What Will CBS Do With The Cash From Its Outdoor Initiatives?
CBS Sells Overseas Billboard Business
The company’s stock is up about 10.3% this morning, to $41.86 — an all time high — as the smart money bets that CBS will repurchase shares after it carries out the complicated plan announced last night to restructure its billboard ad sales operation. But some wonder whether CEO Les Moonves will use the proceeds to hunt for acquisitions. An independent cable network or TV studio would “boost the company’s ability to create more owned content,” Nomura Equity Research’s Michael Nathanson observes. Moonves has said he’d be interested in Sony Pictures, although Sony insists it’s not for sale. Other possible targets include Hallmark, TV Guide Network, and AMC Networks, says Bernstein Research’s Todd Juenger. What about Starz, which Liberty Media just spun off into an independent company? While there’s “plausible industrial logic” for CBS to go after the premium cable service, Juenger notes that “CBS flatly denies any interest.” Meanwhile Pivotal Research Group’s Brian Wieser wonders whether Moonves’ decision to offload billboards suggests he might sell other seemingly non-core assets such as the Simon & Schuster book publishing division.
There’s no rush for CBS to act: It probably will have to wait a year before it can cash in on its new initiatives. The company said last night that it will turn the U.S.-based billboard operation into a Real Estate Investment Trust (REIT), and sell the overseas operations. The IRS only allows companies to convert a business into a REIT at the beginning of the calendar year, so that can’t happen until January 2014. (If CBS wanted to move quickly it presumably could borrow against its expected gains.) Once the conversion takes place, then most analysts believe CBS will spin the U.S. REIT off into a separate company. That could generate anywhere from about $3B (Wieser’s estimate) to $6.8B (Wells Fargo’s Marci Ryvicker). The sale of the international assets would generate much less: Ryvicker figures $170M while Wieser says $1B.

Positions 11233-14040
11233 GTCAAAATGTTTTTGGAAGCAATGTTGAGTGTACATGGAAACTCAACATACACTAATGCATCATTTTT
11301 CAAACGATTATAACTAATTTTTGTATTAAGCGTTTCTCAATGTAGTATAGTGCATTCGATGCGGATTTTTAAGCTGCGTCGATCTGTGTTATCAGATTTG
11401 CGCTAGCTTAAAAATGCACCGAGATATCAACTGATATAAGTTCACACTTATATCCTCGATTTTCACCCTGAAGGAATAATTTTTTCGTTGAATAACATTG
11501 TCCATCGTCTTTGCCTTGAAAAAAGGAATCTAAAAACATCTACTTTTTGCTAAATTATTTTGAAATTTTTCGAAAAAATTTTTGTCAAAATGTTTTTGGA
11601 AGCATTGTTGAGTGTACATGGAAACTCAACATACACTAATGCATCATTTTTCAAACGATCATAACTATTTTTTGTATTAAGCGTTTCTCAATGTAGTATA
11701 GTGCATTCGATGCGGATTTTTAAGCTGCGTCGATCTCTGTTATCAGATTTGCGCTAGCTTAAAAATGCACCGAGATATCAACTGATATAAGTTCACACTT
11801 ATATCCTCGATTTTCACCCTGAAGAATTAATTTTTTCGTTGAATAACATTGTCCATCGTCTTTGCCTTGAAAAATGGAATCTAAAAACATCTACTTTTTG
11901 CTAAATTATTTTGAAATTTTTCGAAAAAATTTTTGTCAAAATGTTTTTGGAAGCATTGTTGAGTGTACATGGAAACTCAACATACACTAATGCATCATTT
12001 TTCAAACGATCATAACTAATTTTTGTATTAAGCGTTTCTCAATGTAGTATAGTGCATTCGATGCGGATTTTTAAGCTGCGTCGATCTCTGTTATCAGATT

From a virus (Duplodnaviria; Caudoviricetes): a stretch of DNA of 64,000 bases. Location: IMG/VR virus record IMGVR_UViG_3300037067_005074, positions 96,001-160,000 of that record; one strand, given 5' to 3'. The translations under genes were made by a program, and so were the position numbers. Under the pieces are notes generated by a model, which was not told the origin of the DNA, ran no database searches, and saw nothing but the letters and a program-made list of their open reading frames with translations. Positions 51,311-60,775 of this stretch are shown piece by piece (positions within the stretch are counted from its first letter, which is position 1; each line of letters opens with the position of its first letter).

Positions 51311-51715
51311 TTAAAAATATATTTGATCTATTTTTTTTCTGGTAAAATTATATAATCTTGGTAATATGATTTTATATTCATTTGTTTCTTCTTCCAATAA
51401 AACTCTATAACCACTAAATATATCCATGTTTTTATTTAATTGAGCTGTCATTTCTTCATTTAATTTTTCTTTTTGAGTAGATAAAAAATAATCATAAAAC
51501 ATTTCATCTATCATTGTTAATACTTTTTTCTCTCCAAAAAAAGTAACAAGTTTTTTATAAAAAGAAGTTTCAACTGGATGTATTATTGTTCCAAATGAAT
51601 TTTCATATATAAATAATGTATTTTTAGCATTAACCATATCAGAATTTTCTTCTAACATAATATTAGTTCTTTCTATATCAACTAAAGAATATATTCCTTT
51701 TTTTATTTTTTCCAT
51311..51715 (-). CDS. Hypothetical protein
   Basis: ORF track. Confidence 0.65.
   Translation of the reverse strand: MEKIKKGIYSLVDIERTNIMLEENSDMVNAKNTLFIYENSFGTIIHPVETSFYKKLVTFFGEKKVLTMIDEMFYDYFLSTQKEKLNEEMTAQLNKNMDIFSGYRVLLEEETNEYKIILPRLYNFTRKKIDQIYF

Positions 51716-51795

Whatever happens, most analysts figure it will pay off for shareholders — and raised their stock price targets accordingly. Wieser is +$2 to $51 a share. Ryvicker’s range goes to a maximum of +$2 to $47. Macquarie Securities’ Tim Nollen and Barclays Equity Research’s Anthony DiClemente are both +$4 to $46. UBS Investment Research’s John Janedis is +$7 to $45. Nathanson is +$3 to $44. And Juenger is +$4 to $43.